Academic journal article Mosaic (Winnipeg)

Between Physics and Metaphysics: Spenglerian Bergsonism in Durrell's Revolt of Aphirodite

Academic journal article Mosaic (Winnipeg)

Between Physics and Metaphysics: Spenglerian Bergsonism in Durrell's Revolt of Aphirodite

Article excerpt

Recent scholarship offers convincing reasoning for reconsidering Lawrence Durrell's understudied The Revolt of Aphrodite. Despite Durrell's declared affinities for Oswald Spengler, this essay argues that Henri Bergson offers a clearer lens through which to read the work, thus connecting the work with modernist forebears.

I tried to pitch myself somewhere between the two, to present something that looked like reason and was really a defense of unreason. Of course there is nothing new to the idea; the ground is ploughed out firm and true in Bergson, Spengler, Nietzsche [...].

--Durrell, "Letters to Eliot" 349

In an earlier issue of Mosaic, James Gifford argues convincingly for the reappraisal of Lawrence Durrell's Revolt of Aphrodite in light of Friedrich Nietzsche's writings on reality: "Durrell's distinction between contradictory realities mirrors Nietzsche's attack on the thought error of presuming a 'real' versus an 'apparent' world" (113). Though hesitant to confront the limitations of earlier readings of The Revolt of Aphrodite, Gifford maintains that these earlier interpretations of the two-part sequence overlook important details beyond the surface of its structure (112). In effect, critics have been content with reading The Revolt of Aphrodite as "something that looked like" one thing, even though it also offered something more.

These connections between Durrell and Nietzsche are not surprising. In correspondence with T.S. Eliot in 1938, quoted in the epigraph above, Durrell acknowledges the influence of Nietzsche alongside that of Henri Bergson and Oswald Spengler. But Durrell's willingness to name Bergson as an inspiration in early correspondence contrasts with work written in those intervening thirty years. In his lectures on modernist poetics, published in 1952 as A Key to Modern British Poetry, Durrell comments on the influence of the philosopher in the work of Joseph Conrad, Henry James, Virginia Woolf, D.H. Lawrence, and even Robert Hichens: these links are not flattering, as their influence "had the effect of destroying form" (117). Most famously, in the second book of The Alexandria Quartet Durrell establishes that four-volume sequence as a challenge to "Bergsonian 'Duration,'" illustrated by Marcel Proust and James Joyce, in favour of an alternative Einsteinian approach to "Space-Time" (Balthazar 9). More than purposefully distinguishing his method from that of influential writers earlier in the century, his words suggest a shift in aesthetic as well. If these earlier novelists depict the ideas of Bergson, whom Durrell favoured in 1938, then The Alexandria Quartet--written some twenty years later--heralds the coming of Albert Einstein and what Durrell imagines will be an update to outmoded ideas.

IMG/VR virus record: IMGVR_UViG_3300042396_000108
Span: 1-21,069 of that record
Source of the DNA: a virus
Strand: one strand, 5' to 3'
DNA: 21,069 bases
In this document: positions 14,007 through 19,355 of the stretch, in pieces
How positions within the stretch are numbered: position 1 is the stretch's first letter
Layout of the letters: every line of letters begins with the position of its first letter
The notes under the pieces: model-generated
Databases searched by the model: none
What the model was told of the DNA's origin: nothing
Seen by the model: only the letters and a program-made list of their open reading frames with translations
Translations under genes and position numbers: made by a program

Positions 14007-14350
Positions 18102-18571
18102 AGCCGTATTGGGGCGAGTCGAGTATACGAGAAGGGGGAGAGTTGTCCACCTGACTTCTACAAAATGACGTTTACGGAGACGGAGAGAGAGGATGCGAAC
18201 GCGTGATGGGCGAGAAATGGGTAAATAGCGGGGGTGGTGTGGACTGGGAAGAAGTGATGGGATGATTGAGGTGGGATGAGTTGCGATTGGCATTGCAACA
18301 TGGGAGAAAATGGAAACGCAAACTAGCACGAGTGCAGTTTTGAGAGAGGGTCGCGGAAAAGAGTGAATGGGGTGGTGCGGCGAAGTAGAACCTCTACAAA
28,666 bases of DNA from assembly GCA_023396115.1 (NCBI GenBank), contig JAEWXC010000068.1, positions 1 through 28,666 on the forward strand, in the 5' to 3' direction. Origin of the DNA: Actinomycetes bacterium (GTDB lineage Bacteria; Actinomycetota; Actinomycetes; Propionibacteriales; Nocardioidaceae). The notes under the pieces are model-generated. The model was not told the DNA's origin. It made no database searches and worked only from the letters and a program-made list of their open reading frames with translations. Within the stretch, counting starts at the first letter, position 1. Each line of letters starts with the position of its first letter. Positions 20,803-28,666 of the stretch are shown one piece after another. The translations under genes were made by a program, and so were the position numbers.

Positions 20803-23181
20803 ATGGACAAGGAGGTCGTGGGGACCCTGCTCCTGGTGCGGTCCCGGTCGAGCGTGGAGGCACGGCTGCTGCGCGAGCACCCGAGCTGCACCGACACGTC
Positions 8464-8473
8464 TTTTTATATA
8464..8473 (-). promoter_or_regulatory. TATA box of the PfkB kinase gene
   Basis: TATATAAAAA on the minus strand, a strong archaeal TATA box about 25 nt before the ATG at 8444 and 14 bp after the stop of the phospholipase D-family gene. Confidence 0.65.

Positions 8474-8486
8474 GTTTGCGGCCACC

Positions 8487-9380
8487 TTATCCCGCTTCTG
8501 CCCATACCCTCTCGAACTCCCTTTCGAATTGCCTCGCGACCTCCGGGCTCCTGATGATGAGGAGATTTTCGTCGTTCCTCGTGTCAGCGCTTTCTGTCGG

In fact, as we can see in The Revolt of Aphrodite, the shift is a false start. Gifford rightly asserts that The Revolt of Aphrodite offers important insight into the development of Durrell's ideas between his two more widely studied sequences, The Alexandria Quartet and The Avignon Quintet. With that in mind, The Revolt of Aphrodite--published in two volumes as Tunc in 1968 and Nunquam in 1970--should have offered Durrell the opportunity to push the novel form even further beyond Joyce's and Proust's Bergsonian depictions while refining alternative Einsteinian methods. In The Revolt of Aphrodite, Felix Charlock invents a computer, "Abel," to read events in four dimensions and predict future events from past actions. Moreover, Charlock's insistence on spatializing memory via recordings breaks away from the duree-tional models of The Alexandria Quartet, in which Darley recalls "experiences, not in the order in which they took place [...] but in the order in which they first became significant for me" (Justine 115). But with The Revolt of Aphrodite, Durrell seems to have shifted away even from Einstein, claiming in the postface to the second volume that the novels demonstrate a Spenglerian approach: "It's a sort of novel-libretto based on the preface to The Decline of the West" (Nunquam 285). …

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